- Every three years the Executive Principal of Athletics/Athletic Director, will initiate a triennial assessment by consulting with wellness committee, each building wellness representative, and the public.
- The NYS Wellness Policy Assessment Tool will be used in this process to identify improvements needed. Based on those results, school priorities, and the latest national recommendations pertaining to school health, this policy, and its objectives and goals, may be revised as needed
- A representative from each school building will be identified to sit on Wellness Committee
Four areas of review:
Nutrition I – school meals, celebrations, and rewards
Nutrition II – fundraising and nutrition education of students
Marketing and Promotion of Policy – school staff, community members, students
Physical Activity – Physical Education scheduling and curriculum, recess, before and after school programs, additional opportunities to increase student activities
Reimbursable School Meals – the District shall:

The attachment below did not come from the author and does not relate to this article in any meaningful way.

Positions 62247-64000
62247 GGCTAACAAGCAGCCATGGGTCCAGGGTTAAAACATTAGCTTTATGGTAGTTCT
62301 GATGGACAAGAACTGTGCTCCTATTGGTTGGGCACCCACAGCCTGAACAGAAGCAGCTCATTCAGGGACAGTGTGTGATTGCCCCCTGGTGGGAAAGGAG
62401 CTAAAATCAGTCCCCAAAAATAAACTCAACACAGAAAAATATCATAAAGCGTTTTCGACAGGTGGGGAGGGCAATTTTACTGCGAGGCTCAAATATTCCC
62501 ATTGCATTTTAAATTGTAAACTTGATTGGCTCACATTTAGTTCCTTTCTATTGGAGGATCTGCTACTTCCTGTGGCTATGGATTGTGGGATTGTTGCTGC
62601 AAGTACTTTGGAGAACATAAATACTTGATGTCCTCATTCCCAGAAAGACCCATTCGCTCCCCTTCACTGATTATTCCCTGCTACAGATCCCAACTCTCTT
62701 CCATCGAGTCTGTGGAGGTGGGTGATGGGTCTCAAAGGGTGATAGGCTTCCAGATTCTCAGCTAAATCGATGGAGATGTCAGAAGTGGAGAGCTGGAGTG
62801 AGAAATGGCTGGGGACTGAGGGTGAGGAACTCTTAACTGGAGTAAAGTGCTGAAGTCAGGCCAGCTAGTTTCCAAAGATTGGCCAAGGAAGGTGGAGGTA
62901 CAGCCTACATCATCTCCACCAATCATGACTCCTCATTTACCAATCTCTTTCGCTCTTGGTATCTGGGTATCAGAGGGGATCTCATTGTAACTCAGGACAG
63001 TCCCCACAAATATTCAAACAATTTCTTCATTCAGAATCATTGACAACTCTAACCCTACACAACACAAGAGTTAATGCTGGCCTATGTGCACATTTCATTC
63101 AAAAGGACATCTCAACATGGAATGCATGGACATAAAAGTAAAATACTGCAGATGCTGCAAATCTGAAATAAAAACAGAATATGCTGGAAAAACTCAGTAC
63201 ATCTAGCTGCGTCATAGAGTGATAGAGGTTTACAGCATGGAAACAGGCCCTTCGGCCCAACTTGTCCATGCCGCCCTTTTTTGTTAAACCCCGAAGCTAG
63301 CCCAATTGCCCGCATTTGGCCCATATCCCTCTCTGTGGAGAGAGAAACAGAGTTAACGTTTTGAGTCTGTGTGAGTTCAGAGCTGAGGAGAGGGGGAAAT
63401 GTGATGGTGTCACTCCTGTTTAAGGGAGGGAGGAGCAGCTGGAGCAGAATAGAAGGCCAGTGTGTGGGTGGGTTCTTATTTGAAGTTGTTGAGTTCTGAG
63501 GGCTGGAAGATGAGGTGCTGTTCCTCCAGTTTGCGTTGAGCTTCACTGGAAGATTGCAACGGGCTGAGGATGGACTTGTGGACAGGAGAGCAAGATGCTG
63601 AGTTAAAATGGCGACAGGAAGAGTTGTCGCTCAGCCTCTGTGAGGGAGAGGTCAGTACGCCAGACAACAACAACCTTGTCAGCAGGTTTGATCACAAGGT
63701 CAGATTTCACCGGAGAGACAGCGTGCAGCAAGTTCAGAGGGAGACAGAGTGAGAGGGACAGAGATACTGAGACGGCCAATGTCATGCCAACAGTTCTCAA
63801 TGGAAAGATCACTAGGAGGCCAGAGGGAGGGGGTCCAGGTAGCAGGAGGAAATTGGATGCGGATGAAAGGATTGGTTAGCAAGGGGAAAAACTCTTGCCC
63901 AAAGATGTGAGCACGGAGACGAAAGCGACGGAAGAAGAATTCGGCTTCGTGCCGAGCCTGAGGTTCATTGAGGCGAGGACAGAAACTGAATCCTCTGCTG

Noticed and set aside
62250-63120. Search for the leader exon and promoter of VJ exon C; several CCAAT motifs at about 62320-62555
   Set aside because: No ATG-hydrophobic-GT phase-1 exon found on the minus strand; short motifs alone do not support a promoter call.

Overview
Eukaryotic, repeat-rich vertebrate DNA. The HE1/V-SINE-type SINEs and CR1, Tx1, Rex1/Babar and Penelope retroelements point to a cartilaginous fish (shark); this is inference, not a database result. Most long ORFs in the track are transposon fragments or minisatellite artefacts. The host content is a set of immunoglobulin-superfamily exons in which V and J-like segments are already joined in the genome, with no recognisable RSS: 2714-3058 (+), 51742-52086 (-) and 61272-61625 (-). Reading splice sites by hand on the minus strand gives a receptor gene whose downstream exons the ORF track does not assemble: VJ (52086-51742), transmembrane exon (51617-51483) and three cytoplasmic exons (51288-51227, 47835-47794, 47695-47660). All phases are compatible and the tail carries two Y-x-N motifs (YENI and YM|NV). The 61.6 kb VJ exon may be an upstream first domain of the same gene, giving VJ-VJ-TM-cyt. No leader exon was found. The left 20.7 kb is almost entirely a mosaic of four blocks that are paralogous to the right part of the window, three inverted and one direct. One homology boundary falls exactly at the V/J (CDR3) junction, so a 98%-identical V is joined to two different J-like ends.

- Provide breakfast through the USDA School Breakfast Program
- Make efforts to ensure that families are aware of need-based programs for universal free or reduced price meals and encourage eligible families to apply. Applications are sent home annually and will be made available on the school website.
- Free drinking water will be available where meals are served
- Follow USDA Professional Standards for State and Local Nutrition Programs to ensure professional development in the area of food and nutrition is provided for food service directors, managers and staff
- Consider serving produce and food from local farms and suppliers
- Continue to address the steps the district takes to protect the privacy of students who qualify for free/reduced meal (ex. Lunch code system at registers)
- Continue to address how to handle feeding children with unpaid meal balances (ex. The child will be given a meal even if a balance is due and the communication is with the parent not the student.)
School Meal Goals:
To increase fresh fruit/vegetable offerings: